A medley of speeches and performances followed. Four students detailed personal encounters with consequences of the fossil fuel industry — from environmental degradation in Alaska to conflict in the Middle East. Fossil Free’s a cappella group sang an original song calling for climate change action.
Pedro Martins ’19 and Sadie Cwikiel ’19 took the microphone to acknowledge the many campus groups — students, faculty, alumni and staff — that have supported the sit-in, contrasting these groups’ solidarity with the University’s response.
Cwikiel then explained FFS’s decision to end their sit-in at 11 a.m. and said that FFS hoped all participants would attend the Transgender Day of Remembrance event occurring in White Plaza at noon.
At that point, members of FFS stepped in to announce that they had just confirmed a 2 p.m. meeting with Hennessy, open to all.
Finally, after a performance by the a cappella group Talisman, Behrens affirmed that although the sit-in was ending, FFS “will continue to escalate and take direct action until the University divests fully from fossil fuels.”
The sit-in closed the same way that it began — students holding hands and singing.
Meeting with Hennessy
The meeting with Hennessy was held in the Oak Lounge in Tresidder Union, where administrators had to pull up additional chairs to seat more students. Despite this measure, many students had to remain standing in the crowd of around 100.
The meeting opened with FFS leader Yari Greaney ’15 M.S.’16 summarizing the five day long sit-in. Greaney stressed the real-world negative impacts of climate change and fossil fuels.
Hennessy, who sat in the circle with his senior assistant Jeff Wachtel, said that while he agreed on the facts of climate change, that didn’t change the fact that not everyone on the Board of Trustees supports divestment. According to Hennessy, the Board has a very specific process for investment decisions that requires significant amounts of time and research.
“Quite frankly if I asked SCIR [Board of Trustees’ Special Committee on Investment Responsibility] on to do divestment, they would say no,” Hennessy said. “I will tell you completely honestly [complete fossil fuel divestment] has no chance of passing because it has no background research.”
The issues of the Board processes and the research necessary for action became two of the central topics of discussion. According to the FFS leaders, the research required has already been done by outside parties around the world, including the International Panel on Climate Change (IPCC), and the Board has access to this information.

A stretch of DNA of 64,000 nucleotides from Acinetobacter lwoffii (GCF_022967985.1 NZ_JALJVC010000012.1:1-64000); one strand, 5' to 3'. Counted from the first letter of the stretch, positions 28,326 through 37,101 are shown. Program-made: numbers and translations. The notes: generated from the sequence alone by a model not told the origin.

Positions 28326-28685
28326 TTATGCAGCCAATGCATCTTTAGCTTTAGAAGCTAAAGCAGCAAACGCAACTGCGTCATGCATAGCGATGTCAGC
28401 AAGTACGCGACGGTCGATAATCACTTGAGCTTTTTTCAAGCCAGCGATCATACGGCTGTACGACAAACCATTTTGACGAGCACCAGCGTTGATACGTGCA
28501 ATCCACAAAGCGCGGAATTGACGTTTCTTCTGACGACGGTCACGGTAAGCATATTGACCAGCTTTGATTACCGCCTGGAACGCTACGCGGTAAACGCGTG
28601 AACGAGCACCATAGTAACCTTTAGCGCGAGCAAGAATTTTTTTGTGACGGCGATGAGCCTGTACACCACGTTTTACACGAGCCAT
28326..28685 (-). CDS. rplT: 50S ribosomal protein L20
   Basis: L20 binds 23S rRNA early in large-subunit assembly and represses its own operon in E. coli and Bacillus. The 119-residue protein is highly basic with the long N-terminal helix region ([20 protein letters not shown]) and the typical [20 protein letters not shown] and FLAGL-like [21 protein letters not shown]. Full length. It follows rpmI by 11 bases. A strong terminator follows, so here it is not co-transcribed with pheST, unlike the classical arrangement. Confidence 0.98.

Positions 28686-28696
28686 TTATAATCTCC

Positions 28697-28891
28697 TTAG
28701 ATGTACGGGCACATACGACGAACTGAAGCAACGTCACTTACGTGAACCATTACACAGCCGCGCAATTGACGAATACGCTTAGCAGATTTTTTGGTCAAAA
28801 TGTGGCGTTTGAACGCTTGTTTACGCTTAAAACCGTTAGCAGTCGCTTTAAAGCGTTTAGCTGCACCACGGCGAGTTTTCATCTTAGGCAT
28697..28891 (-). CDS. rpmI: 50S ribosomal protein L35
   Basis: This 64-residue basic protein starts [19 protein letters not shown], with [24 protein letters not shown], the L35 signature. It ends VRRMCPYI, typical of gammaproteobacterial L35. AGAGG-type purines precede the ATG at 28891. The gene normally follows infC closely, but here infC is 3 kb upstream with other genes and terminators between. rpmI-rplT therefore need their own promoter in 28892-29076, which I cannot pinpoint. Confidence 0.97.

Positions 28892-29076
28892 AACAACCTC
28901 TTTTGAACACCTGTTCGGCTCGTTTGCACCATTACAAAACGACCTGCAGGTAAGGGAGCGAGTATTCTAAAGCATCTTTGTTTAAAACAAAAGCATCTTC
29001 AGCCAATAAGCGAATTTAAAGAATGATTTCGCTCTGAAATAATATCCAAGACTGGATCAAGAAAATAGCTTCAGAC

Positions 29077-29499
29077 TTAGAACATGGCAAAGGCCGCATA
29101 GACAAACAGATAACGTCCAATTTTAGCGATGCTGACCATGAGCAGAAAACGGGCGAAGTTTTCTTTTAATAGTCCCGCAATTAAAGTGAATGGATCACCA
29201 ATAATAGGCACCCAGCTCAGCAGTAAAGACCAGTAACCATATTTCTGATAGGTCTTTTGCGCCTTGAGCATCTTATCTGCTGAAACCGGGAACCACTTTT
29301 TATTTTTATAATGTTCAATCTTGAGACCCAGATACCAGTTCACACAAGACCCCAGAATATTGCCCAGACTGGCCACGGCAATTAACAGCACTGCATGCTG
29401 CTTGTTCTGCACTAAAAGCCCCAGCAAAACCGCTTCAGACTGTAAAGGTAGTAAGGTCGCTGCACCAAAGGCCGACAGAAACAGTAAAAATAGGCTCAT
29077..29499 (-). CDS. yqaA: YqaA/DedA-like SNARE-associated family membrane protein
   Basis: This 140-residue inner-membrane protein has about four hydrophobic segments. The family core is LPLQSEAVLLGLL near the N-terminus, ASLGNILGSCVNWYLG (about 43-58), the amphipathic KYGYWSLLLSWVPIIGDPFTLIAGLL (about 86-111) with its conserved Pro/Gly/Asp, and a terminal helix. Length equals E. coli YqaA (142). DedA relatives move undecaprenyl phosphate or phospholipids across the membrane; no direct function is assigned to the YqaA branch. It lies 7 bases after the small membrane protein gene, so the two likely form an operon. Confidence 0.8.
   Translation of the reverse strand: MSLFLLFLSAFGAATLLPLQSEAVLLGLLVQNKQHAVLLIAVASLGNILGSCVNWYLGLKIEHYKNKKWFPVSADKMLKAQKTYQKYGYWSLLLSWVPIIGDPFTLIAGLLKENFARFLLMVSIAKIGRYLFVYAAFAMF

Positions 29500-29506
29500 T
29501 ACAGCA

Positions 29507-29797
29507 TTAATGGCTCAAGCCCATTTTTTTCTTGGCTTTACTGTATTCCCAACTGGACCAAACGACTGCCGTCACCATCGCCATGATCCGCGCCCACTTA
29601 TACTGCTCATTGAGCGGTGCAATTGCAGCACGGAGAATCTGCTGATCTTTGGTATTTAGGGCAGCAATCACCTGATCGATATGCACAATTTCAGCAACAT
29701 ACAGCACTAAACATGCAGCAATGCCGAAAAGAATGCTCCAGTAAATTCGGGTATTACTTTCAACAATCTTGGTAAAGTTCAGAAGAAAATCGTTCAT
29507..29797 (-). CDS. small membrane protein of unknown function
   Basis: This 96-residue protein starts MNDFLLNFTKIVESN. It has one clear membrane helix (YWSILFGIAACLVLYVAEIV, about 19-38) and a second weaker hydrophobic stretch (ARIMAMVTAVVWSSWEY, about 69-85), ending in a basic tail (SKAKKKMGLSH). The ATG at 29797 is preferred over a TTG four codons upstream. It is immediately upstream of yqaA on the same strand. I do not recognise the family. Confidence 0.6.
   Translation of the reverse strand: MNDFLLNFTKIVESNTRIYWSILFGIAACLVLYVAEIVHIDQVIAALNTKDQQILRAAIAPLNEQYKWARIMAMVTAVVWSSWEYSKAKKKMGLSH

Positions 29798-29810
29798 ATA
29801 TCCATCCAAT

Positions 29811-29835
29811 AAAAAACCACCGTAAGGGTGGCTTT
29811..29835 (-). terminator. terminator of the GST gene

“We aren’t going to fudge these numbers — we are here because of those numbers,” said Josh Lappen ’17.
While Hennessy said that the Board would move as fast as possible while still being “deliberate,” he also stressed how far Stanford has come by divesting from coal.
ASSU President John-Lancaster Finley ’16, who was present at the meeting but did not participate in the sit-in, said that while divesting from coal had made Stanford a leader, the community shouldn’t stop at just coal.
“We really need to show that Stanford can lead on this, and Stanford should lead on it again,” Finley said.
Finley also emphasized that he was representing not just his own views, but the views of the student body that has voted in favor of full divestment.
At this point, Wachtel also entered the conversation, stressing that the University has other obligations and has to consider future divestment campaigns as well.
“Given the commitment you made to sitting around, it would in some ways be easier for us to divest,” Wachtel said. “But rather than taking the politically easy route and making everybody here feel happy about it, we are thinking about the long term.”
Beginning to wrap up the meeting, Lappen and fellow student leader Sijo Smith ’18 reiterated that FFS was requesting a commitment from Hennessy and the Board to use and publicize criteria based on scientific research.
With no real change as a result of the meeting, Greaney concluded the student input, telling Hennessy that Fossil Free “will still be here and will continue calling for full divestment.”
“I admire your conviction, but there can still be a disagreement on whether or not divestment is the solution,” Hennessy responded.
Correction: A previous version of this article listed Sadie Cwikiel as Sadie Cwikly. The Daily regrets this error.
Editor’s Note: Ada Throckmorton was an embedded reporter at the sit-in.